In light of the recent controversy over the failure to disclose the restaurants in Whitley County where workers have been diagnosed with Hepatitis A, Interm Whitley County Health Department Director Tamara Phelps spoke with the Corbin City Commission and Whitley County Fiscal Court recently.
Phelps spoke at the city commission’s regular monthly meeting Monday night and addressed the fiscal court at its regular meeting Tuesday night.
Commissioners asked what led to the decision to identify the restaurants after initially refusing to do so even after receiving an open records request.
Phelps said that public pressure led to the decision, but added that in the future the health department would only release the information in the event of high risk cases.
Phelps explained that high risk cases involved an employee continuing to work after being diagnosed with Hepatitis A.
“In that case, we would definitely recommend a vaccine to anyone who had been in that restaurant,” Phelps said.
A low risk case means that an employee was diagnosed, but the employee is not working and will not be permitted to return to work until a medical provider has cleared them to do so.
Commissioner Trent Knuckles questioned why she would not release future instances.
Phelps said in speaking with health department directors in other counties, they are only releasing high risk cases and she is following that guideline.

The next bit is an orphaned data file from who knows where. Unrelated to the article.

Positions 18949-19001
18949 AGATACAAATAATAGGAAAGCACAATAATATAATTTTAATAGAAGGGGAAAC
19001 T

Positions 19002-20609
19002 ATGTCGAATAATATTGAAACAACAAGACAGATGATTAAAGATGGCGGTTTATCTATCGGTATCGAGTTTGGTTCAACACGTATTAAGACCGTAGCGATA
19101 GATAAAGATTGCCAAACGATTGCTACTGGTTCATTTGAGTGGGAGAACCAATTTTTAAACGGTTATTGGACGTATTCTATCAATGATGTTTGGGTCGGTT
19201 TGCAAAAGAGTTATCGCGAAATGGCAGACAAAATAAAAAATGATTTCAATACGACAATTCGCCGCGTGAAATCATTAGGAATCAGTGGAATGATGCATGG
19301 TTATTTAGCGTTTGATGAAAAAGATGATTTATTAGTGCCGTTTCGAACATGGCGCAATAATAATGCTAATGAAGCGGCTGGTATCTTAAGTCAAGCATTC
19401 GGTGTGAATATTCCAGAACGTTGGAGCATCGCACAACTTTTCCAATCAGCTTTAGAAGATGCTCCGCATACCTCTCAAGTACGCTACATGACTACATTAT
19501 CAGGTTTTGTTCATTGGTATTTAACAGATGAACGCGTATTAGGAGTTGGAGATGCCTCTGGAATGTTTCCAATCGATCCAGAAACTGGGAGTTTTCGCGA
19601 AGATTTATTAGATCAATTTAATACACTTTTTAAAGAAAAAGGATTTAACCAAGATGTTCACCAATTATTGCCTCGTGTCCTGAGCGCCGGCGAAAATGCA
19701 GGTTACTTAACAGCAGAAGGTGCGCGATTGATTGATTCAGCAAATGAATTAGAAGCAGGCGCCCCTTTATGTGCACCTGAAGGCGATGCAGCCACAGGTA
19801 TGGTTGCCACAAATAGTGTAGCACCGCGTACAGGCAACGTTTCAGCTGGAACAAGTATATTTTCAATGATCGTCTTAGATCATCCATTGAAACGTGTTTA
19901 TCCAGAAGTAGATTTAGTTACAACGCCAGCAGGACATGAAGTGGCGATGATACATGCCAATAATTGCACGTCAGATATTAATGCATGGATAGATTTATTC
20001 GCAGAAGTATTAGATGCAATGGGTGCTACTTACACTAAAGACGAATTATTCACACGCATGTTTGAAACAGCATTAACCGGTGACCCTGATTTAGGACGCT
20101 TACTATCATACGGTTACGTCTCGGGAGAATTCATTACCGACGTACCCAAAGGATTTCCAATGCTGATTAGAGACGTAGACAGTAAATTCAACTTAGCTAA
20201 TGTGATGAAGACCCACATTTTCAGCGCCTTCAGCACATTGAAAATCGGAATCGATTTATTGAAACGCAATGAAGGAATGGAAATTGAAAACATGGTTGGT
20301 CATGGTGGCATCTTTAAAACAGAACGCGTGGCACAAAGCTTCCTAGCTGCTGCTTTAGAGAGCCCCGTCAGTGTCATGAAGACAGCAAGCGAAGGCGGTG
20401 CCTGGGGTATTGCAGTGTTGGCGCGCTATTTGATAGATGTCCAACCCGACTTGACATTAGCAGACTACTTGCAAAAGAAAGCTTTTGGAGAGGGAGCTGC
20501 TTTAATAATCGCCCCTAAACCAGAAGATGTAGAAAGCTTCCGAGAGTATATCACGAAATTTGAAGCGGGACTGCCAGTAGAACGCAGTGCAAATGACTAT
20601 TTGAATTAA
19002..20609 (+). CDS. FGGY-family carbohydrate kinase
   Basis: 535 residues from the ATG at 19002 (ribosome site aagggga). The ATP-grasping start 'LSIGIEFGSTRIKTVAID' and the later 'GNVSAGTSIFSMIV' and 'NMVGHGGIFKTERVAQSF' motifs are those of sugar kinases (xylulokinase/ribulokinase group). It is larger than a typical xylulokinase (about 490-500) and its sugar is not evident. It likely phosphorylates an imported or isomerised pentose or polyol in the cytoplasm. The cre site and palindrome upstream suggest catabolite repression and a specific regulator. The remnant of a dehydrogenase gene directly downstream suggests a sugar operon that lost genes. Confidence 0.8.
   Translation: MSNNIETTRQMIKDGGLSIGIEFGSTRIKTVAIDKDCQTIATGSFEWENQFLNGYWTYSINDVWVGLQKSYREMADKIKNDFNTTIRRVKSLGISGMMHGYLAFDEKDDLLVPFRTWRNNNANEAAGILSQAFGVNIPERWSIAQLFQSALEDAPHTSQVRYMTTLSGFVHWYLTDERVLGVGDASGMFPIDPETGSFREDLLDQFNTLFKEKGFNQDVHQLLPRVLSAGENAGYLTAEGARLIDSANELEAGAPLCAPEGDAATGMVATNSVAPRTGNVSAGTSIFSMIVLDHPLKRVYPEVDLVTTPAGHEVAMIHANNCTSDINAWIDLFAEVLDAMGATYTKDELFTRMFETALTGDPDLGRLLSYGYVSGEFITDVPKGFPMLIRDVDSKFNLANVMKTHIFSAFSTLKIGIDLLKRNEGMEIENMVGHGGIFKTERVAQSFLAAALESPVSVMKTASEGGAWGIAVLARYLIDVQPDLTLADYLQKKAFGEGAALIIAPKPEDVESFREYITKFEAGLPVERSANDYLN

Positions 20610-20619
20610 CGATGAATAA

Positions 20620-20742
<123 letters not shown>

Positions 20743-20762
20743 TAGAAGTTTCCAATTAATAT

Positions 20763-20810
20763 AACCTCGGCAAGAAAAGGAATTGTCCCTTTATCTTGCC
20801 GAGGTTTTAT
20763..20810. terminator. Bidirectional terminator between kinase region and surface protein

Phelps said that since reporting began in Nov. 2017, Whitley County has had 158 reported cases of Hepatitis A.
“They are not all active cases,” Phelps said explaining the patient is typically feeling better within two weeks.
The next report is scheduled to come out on Friday.
Of those cases, three involved restaurant workers. The most recent was in August, involving an employee at McDonald’s in Williamsburg.
Two other cases were reported in July, one involving an employee at McDonald’s on Cumberland Falls Highway in Corbin and the other at Domino’s Pizza in Williamsburg.
Phelps explained that Hepatitis A is spread fecally, meaning the best defense is to wash your hands frequently with soap and water, especially after using the bathroom or touching items shared in public, such as restaurant menus as it can live outside of the body for months.
“We are trying to get the word out that restaurant workers are not the only people that have Hepatitis A that you need to be worried about,” Phelps said.
Phelps said approximately 69 percent of the people diagnosed used illicit drugs, emphasizing that it wasn’t just IV drugs.
About 20 percent of those diagnosed had no risk factors at all.
Phelps said the best way to prevent contracting the disease is through immunization. Two rounds of injections are required to complete the immunization. The injections are given six months apart.
The health department, pharmacies and primary care facilities may administer the immunizations.
“It is supposed to be lifetime immunity,” Phelps said.
Phelps said that as of Monday the health department had administered 878 vacincations and 624 pediatric vacincations.
“We have been to the jail. We have received calls from numerous businesses to vaccinate their employees,” Phelps said.
“A lot of the restaurants in Williamsburg and Corbin are paying for their employees to be vaccinated,” she added.
Phelps said while she understands the concern about Hepatitis A and restaurant workers, the flu is more widespread.
“It is something new,” Phelps said of Hepatitis A.